1. Ooh, yes, I would love one!! (Don’t think I need a dozen, LOL!) I can put it near the back of the yard, where I’ll be less likely to walk through smooshed purple berries on my way in the house. [My mother never let us in the front door during Mulberry season – we always had to come in the back and take off our shoes. It was the only time of year I was encouraged not to wear shoes in the house. Ah memories. Heh.] Let me know when/how you’d like me to come get it! (And thank you!!)

  3. Don’t think mulberry trees grow here in Montana. We also don’t get the Scarlet Tanager, but we do get the Western Tanager, which is making an appearance in our area right now. They don’t come every year but when they do, what a treat!

    1. I know very little about birds, but I love it when I see something really vibrant like this one. I had to go online to find out what he was.

  4. Planting new Mulberry trees in El Paso Texas is illegal, how about that? Seems that when the town was going through its 50’s growth spurt with the military all the transplants wanted great big green trees that were drought resistant and grew fast. Enter the mulberry.

    I love them, but they are cut down and killed shamelessly here because of their pollen count and our pollution issues. If you have a well established one, it doesn’t have to be killed. Shhhhh, lean in, a friend of mine found a baby one growing in his yard and I transplanted it to mine. It is doing very well and in a couple years I will have wonderful shade! Don’t tell, please, LOL. I don’t want to end up in Mulberry tree jail. 😀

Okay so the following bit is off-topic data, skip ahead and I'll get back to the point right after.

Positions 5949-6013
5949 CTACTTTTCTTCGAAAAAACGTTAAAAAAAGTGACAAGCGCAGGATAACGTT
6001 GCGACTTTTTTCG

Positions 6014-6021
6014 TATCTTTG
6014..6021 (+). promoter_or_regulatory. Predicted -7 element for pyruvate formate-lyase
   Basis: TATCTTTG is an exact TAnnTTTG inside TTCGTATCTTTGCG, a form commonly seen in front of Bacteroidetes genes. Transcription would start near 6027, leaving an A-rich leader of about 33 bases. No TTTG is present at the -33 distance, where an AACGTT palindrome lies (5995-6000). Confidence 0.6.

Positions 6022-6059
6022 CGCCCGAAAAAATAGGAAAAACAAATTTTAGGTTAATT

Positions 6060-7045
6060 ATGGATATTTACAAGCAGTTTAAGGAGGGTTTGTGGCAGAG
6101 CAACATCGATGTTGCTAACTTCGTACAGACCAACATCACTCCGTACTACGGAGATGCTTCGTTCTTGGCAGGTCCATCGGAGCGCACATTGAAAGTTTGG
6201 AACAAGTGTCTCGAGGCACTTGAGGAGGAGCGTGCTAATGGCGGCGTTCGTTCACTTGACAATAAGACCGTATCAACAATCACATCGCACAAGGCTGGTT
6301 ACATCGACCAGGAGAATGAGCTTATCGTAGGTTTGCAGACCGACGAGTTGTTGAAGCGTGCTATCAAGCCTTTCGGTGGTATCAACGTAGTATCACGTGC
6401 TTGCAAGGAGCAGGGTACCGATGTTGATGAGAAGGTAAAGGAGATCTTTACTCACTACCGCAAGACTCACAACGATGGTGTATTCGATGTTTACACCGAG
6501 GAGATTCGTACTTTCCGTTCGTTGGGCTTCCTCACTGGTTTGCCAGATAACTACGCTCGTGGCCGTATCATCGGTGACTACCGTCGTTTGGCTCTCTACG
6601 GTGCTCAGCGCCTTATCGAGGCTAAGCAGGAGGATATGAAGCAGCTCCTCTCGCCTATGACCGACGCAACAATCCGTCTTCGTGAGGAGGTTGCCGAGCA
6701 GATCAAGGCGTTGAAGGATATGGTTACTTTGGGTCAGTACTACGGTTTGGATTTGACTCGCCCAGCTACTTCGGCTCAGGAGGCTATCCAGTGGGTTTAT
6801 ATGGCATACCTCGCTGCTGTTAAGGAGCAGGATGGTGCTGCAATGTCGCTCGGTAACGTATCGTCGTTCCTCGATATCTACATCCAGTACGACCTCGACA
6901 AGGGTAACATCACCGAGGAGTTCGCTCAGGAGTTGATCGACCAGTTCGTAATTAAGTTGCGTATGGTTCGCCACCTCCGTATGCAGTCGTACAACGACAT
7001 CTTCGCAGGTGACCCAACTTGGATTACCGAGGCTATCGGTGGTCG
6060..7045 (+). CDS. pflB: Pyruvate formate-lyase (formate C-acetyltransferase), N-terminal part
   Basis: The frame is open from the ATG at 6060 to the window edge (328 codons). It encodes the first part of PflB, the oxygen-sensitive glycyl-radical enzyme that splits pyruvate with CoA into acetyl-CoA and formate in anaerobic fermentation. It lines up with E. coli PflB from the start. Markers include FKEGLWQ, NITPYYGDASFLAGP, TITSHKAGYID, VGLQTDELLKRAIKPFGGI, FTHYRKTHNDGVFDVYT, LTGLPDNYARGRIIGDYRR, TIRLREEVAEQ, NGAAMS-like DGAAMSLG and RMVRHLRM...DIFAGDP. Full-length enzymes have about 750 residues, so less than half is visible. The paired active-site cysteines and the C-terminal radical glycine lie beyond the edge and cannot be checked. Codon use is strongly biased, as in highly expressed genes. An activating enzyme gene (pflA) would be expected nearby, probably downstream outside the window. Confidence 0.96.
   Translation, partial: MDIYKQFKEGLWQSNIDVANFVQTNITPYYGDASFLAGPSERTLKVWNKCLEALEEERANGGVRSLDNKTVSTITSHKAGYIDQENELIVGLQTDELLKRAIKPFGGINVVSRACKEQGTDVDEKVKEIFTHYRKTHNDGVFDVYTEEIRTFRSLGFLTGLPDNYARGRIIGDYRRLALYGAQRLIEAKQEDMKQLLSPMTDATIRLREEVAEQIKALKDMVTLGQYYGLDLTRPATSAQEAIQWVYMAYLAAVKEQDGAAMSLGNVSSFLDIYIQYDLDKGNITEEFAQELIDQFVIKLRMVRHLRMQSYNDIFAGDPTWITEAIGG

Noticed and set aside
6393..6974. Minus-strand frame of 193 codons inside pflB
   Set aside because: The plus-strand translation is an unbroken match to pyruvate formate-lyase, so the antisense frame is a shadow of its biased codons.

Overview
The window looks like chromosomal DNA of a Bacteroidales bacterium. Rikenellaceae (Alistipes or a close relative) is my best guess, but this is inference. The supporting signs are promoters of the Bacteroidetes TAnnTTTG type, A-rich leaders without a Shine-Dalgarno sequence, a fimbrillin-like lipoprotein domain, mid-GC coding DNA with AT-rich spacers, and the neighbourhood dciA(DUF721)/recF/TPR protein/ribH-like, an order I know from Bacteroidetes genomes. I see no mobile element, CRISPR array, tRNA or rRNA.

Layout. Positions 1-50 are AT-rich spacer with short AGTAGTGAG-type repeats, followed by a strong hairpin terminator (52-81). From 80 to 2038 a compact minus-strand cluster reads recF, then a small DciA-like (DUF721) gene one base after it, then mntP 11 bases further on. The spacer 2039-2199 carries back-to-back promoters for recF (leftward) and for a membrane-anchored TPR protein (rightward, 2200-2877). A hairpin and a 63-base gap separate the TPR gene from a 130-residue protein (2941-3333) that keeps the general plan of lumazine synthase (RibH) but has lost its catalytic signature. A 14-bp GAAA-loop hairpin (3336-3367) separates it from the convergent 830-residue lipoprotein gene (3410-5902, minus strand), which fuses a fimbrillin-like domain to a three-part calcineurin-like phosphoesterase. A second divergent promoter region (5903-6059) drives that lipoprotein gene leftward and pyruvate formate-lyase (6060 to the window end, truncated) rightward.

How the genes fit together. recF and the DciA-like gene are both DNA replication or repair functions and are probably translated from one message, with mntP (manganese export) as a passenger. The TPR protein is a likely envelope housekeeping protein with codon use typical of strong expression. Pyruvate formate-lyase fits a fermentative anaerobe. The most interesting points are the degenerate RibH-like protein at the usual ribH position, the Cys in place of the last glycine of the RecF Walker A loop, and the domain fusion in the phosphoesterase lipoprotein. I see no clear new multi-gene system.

Anyway, I’m jealous of your endeavor, but have fun.

    1. Oh how funny! Let’s hope the authorities aren’t monitoring this blog in search of mulberry contraband, or you’re in trouble 😀

  5. now I’m intrigued – there’s a tree in our neighborhood that drops those berries and I thought they were early (VERY early) raspberries! Hooray for Freecycle!

  6. I just hate these trees because the berries get into the lawn and can’t be raked out, which means the backyard is unusable because of all the flies the rotting berries attract. If you do happen to walk where the tree is, you have to remember to take your shoes off before you come inside (or get into your car) because the stains are almost impossible to get out. And yeah, it’s highly invasive. And if you cut it down, it sprouts from the stump.

    However, Lisa, I’m going to bring a couple to the next polymer clay meeting (which I finally plan to attend, whether I have something to do or not. . .) My hint to you is to keep it trimmed to bush size. Don’t let it get to tree size. As a bush, you can pick all the berries instead of having them rot on the ground, and you won’t get them growing where they want instead of where you want!

    1. Thanks for the advice. I’m thinking of putting it in a back corner of our yard that doesn’t see much foot traffic. I do remember as a child that our mulberry tree stained the sidewalk purple, and my mother wouldn’t let us in the front door for a month.

      I haven’t been to guild meetings much lately, myself, but I’ll try to get to the next one. If I am not going to be able to do it, I will let you know! Thanks again 🙂

Leave a comment!

This site uses Akismet to reduce spam. Learn how your comment data is processed.